Because the needs of European practitioners, vendors, consultants, and even the European media are different, I increasingly suspect that a North American-based WAA may not be best suited to provide the same type of great opportunities, educational events, and benefits we appreciate in the U.S. and Canada. And, while I agreed to not name names, I think some European WAA members don’t disagree with this assessment and would relish the chance to provide/receive additional value from a more locally run association.
A sister organization in Europe, one governed by a European Board of Directors and funded primarily by European vendors and consulting firms, would invariably be better able to serve the needs of specific markets at different stages of analytics maturity. The EuWAA could set country-specific pricing, have both regional and pan-European events, and make decisions that were carefully focused on the needs of different European constituencies.
I’m not saying anything is wrong with the current WAA; I think that the current and past board’s of directors have done a good job working to include European members in the decision making process and overall value chain. I’m saying is that there is an opportunity to “think different” (to quote Jim Sterne) and consider how a more regional focus might be better for everyone. The NaWAA could focus on North American events, opportunites, outreach, and issues and create even more value for members here in the states and Canada. And the NaWAA and EuWAA could work together to provide value for emerging markets across the globe.
In terms of funding, I would propose that A) there are a ton of European vendors who would be willing to support the EuWAA, B) that the U.S.-based vendors looking to expand into Europe would be motivated to support the group, C) European companies and practitioners would be more likely to support a European organization focused on the specific needs of European businesses and D) it would be very appropriate for the NaWAA to provide seed capital to this new, sister organization.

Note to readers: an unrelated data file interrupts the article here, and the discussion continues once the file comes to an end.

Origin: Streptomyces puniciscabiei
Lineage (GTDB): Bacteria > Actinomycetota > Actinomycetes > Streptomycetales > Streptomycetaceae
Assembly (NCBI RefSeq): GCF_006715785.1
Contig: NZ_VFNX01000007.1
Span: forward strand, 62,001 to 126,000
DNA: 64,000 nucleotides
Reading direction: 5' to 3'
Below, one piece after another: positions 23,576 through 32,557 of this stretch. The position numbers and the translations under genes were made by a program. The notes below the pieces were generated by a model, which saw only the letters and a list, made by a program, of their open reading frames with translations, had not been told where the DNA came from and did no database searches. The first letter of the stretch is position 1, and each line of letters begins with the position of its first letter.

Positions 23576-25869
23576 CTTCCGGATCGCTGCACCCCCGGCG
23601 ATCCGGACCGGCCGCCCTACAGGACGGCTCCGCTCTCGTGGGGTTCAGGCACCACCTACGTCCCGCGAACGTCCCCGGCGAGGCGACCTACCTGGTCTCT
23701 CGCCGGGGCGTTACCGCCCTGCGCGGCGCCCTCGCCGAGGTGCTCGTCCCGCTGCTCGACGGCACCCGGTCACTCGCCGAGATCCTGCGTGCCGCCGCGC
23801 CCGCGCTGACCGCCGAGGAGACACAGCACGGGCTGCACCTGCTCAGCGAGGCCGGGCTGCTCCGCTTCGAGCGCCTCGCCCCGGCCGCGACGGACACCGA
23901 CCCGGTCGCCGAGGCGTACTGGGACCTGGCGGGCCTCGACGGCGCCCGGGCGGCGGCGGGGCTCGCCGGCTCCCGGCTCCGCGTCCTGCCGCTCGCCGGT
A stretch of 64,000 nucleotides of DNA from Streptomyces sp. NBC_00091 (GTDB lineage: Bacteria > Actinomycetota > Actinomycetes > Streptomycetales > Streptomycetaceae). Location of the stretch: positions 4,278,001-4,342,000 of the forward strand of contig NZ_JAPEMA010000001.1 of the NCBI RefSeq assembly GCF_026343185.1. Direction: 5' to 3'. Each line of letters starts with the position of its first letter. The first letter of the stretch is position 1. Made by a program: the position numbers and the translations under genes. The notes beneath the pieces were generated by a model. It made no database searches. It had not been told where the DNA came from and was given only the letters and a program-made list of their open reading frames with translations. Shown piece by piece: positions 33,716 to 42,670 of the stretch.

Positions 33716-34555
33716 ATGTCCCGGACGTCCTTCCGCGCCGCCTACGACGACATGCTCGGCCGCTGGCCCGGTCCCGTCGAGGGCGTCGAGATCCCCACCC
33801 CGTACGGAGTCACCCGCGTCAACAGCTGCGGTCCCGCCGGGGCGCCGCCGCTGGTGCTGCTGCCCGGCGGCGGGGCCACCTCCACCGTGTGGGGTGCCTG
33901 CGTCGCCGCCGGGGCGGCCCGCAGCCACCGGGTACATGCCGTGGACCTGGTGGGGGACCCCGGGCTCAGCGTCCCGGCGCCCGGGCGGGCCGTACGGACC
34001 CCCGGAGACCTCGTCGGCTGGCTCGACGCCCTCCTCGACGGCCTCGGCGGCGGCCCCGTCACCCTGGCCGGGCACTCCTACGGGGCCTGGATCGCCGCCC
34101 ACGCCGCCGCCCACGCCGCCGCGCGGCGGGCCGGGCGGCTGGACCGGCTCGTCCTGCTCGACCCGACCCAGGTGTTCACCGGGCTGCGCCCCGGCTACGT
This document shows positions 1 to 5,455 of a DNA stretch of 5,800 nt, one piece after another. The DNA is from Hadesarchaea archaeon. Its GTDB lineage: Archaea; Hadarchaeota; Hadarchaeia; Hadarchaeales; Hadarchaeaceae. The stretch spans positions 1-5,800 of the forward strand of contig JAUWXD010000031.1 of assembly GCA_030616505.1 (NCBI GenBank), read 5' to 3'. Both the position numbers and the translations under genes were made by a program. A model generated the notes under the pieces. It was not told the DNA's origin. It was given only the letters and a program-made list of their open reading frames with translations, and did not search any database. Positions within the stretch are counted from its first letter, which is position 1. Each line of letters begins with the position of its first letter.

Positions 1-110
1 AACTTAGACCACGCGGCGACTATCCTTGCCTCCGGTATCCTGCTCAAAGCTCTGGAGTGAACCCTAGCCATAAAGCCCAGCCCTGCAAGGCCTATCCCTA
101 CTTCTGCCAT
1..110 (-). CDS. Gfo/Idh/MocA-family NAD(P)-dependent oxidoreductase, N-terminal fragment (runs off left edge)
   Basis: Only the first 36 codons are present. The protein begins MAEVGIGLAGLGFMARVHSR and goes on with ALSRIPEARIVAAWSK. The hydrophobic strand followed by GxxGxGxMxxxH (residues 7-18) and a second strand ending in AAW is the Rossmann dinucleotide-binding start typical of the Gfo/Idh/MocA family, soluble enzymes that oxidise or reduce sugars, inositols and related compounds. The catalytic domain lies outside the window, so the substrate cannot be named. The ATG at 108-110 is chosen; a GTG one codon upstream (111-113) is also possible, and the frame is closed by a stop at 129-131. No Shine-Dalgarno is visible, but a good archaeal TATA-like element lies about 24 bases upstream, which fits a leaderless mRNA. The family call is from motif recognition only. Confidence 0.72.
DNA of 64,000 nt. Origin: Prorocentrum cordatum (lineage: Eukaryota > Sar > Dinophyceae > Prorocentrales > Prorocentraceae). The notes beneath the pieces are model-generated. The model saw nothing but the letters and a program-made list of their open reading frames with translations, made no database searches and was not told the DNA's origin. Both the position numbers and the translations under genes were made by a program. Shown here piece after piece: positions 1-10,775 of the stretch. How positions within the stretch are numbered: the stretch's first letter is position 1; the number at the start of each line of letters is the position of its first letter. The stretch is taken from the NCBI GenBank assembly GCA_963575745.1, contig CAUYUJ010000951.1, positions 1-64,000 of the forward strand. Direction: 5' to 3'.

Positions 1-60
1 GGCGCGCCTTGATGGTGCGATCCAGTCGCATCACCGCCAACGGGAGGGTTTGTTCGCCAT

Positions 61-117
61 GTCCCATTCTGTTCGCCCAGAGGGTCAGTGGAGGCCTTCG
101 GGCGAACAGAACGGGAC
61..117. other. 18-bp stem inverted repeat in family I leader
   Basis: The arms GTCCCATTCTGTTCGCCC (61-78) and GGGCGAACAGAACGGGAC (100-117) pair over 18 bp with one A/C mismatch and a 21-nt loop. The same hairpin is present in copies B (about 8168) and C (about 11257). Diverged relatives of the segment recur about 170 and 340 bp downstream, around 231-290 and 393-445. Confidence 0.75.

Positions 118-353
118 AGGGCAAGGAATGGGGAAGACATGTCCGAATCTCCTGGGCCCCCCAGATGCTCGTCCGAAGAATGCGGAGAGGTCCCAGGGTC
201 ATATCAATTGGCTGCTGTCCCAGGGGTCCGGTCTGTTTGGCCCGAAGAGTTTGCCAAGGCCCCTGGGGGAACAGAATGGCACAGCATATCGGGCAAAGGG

Web Analytics Demystified would gladly join as a founding member since we’re a global organization!
I don’t want to get into more specifics here, but if you have an open mind you might see that the idea makes a ton of sense and that a lot of the necessary work has already been done. And while I’m not 100% sure which of the European citizens running for the WAA Board have been elected, between those fine folks, the European thought leaders, and forward thinking European vendors and consultancies, I firmly believe that EuWAA can be done successfully.
I also believe, while some will argue this, that the Web Analytics Association in general will be better for breaking up into regionally focused sister organizations. Because our practice is still relatively young, there is undoubtedly differential geographic maturation and I think this needs to be recognized and treated appropriately.
Anyway, I just wanted to put the idea out there. With the annual meeting/party happening in a few weeks in San Francisco it seemed like as good a time as any to bring EuWAA up and get people talking.